Sometimes with couples there is an imbalance. One person may feel drained because he or she does everything they can think of to make the relationship work. They give everything to their partner and to the relationship. They are under the impression that if they continue to give, if they give more than any other person ever could, if they do everything imaginable they will save the relationship.
Some of Us Overextend When Trying to Feel Loved
They might even take this concept one step further by believing that if the relationship fails it’s because they did not do enough.
It’s heartbreaking to see people suffering in this situation. These are good people who are sad, overwhelmed, and afraid their relationship is ending. They feel it’s their fault, because they haven’t found a way to prevent it. They push themselves beyond their limits to do more, look for different angles, create something else—all in the name of preserving the relationship to feel loved by the other.
The unfortunate part of this scenario is that the person who gives everything to the other believes that if the partner just returned their love they would become whole. I believe this is a fantasy. The giver believes all they need is love. The sad truth is that no amount of love can fill the void or need that exists within the giver.
We May Give to Try to Get Something for Ourselves
People give to feel better.
People give because that’s how they’ve been trained to experience acceptance, admiration, and love. People give so they will feel appreciated, respected and cared for. Giving is good, but giving can’t be shelled out in exchange for a payoff. Someone who gives wants to feel better about themselves. If a giver merely gives and waits for a response, they set themselves up for unhappiness. Asking for what they need and desire works better.
Usually a giver believes that if they give enough they will feel the love they are missing. Givers often believe their partners will respond with gratitude and appreciation, helping the giver feel safe and accepted. Usually this is unconscious and unspoken, yet expected.
If couples want to work through this predicament, they must begin to understand their own wants and desires. If the giver can realize she wants her partner to love her in return, she might be able to speak this request, and ask for what she desires from her partner. The partner may have been oblivious to the giver’s needs, because those wants and desires have not been put into words.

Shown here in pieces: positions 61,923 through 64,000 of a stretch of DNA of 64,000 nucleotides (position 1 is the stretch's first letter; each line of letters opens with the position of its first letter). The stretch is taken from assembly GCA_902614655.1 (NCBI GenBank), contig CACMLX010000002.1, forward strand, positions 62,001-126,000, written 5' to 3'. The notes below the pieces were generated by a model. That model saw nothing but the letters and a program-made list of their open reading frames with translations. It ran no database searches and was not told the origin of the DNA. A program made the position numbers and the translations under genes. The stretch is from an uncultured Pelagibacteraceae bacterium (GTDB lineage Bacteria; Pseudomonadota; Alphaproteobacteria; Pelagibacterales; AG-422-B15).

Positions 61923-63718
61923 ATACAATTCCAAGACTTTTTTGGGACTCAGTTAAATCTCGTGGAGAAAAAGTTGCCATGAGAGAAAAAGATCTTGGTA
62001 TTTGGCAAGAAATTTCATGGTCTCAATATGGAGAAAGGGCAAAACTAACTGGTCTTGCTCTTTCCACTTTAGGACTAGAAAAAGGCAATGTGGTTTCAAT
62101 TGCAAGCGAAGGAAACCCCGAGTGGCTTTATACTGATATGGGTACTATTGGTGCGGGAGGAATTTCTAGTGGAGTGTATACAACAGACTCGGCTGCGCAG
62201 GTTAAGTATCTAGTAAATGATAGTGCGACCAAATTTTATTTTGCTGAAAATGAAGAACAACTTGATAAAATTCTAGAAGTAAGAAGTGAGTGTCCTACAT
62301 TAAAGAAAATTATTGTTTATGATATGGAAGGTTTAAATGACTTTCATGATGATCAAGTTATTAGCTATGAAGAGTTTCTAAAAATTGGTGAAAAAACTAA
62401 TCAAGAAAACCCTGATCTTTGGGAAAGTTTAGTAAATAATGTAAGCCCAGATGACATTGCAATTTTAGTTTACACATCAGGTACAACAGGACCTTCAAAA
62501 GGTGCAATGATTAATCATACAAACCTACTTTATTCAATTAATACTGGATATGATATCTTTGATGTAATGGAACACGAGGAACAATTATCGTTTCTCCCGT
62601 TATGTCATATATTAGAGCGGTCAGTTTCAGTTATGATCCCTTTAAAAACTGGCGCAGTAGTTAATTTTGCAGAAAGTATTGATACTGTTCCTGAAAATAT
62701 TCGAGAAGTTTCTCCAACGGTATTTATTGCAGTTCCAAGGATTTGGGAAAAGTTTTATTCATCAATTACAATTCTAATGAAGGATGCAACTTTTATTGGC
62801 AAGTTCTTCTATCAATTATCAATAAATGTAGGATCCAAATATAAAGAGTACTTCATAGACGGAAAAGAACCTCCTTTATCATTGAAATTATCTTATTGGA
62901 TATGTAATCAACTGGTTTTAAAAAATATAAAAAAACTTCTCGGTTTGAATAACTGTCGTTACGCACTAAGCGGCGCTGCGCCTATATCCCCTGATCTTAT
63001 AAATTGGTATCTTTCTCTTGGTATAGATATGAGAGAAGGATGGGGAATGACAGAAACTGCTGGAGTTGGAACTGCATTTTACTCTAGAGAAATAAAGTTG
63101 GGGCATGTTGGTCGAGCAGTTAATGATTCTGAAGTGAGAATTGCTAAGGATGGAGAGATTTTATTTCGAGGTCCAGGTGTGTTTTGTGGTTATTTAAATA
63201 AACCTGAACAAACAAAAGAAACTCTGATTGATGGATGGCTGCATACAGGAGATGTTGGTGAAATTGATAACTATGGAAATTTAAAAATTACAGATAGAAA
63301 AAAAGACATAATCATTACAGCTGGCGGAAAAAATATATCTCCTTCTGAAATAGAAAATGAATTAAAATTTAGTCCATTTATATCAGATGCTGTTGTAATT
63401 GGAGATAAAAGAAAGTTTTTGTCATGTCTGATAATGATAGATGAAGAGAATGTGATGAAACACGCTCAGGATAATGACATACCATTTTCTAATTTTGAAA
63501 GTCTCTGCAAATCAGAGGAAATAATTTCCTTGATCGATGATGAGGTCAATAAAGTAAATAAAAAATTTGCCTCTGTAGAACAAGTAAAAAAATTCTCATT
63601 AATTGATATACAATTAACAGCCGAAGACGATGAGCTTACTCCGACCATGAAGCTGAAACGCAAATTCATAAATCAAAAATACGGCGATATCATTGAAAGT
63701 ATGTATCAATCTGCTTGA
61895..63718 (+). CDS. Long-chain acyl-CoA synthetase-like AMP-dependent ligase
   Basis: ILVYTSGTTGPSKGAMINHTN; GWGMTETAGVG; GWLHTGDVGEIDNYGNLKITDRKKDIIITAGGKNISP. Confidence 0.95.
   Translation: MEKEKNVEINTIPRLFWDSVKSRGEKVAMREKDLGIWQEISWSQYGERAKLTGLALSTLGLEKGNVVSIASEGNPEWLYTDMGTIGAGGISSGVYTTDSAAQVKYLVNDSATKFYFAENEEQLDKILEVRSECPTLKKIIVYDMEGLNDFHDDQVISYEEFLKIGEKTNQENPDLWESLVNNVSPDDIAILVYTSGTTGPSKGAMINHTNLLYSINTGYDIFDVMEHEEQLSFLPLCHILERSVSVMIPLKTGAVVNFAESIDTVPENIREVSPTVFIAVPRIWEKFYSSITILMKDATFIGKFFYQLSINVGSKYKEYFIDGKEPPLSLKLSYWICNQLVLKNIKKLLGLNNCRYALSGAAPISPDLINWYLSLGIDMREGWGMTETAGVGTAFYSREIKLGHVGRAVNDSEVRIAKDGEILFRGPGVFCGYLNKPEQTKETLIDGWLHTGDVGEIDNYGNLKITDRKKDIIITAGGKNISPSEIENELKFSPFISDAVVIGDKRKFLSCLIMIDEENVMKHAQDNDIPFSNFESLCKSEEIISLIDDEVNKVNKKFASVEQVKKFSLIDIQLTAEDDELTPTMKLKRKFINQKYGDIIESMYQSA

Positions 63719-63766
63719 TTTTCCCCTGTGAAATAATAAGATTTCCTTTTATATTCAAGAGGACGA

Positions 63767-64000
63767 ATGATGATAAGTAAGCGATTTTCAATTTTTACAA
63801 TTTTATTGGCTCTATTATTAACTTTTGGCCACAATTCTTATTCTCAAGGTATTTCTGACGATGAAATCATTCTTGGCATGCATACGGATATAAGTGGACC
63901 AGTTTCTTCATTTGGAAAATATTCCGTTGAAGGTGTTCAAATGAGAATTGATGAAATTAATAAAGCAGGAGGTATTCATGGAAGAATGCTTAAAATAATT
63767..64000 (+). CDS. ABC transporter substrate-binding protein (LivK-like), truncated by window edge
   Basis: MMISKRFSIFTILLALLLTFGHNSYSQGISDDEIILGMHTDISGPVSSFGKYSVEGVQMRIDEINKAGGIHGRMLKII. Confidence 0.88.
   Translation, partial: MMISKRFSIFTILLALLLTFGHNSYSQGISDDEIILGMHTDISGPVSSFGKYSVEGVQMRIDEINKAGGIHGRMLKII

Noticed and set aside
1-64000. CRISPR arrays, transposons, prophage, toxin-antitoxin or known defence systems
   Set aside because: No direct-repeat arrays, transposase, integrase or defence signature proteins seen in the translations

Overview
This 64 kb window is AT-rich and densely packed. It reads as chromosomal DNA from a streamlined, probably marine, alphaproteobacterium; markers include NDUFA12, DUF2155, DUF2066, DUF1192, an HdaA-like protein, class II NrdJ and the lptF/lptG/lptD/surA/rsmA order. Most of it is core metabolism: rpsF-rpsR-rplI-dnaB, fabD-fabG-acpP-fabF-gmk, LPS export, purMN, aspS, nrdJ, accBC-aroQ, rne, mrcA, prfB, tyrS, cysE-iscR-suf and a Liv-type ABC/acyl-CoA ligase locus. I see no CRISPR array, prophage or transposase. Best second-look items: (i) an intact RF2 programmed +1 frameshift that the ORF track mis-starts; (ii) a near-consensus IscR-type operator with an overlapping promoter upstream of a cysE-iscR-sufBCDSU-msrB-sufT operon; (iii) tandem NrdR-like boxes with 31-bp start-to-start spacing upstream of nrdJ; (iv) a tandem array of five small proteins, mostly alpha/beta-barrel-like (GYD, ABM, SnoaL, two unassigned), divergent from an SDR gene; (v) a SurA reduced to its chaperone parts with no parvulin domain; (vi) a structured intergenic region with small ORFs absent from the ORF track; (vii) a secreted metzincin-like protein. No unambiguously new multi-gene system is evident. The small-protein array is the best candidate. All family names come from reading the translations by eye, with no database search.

It’s important to give in a relationship. It’s a wonderful thing to give to your partner. It’s self-sacrifice to give at your own expense and expect something unstated in return.
Self-Reflection and Direct Communication Can Better Help us Meet Our Needs
Learn to understand yourself. It will help you become aware of your desires, and you may begin to understand just how much giving you do for your partner to get those desires answered. Become conscious of what you contribute. If it becomes too much, stop. Don’t do any more.
Become clear on what is missing from your relationship. Maybe you feel empty and unloved after giving so much of yourself. When you realize what’s missing you may be able to ask your partner for what you would like. Maybe you would like your partner to acknowledge how much you do for them. Maybe you would like your partner to say thank you and tell you he appreciates you.
This is the beginning, the beginning of becoming true to yourself and asking for what you want. This effort may ultimately bring you what you may really crave: a truthful relationship where both of you feel loved.
Learn How to Communicate Your Needs to Your Partner
Read a Book About Relationships
Learn how to communicate more clearly, gently, and directly by reading Linda’s book, Safe. Happy. Loved. Simple Skills for Your Relationship. It might just help both of you communicate more effectively and better meet one another’s needs. Give it a read.
Get Couples Counseling
Come in for couples counseling. Couples counseling can help you and your loved one get the most out of your relationship. It'll equip you with coping strategies and tools for communication that can help you argue less and love more.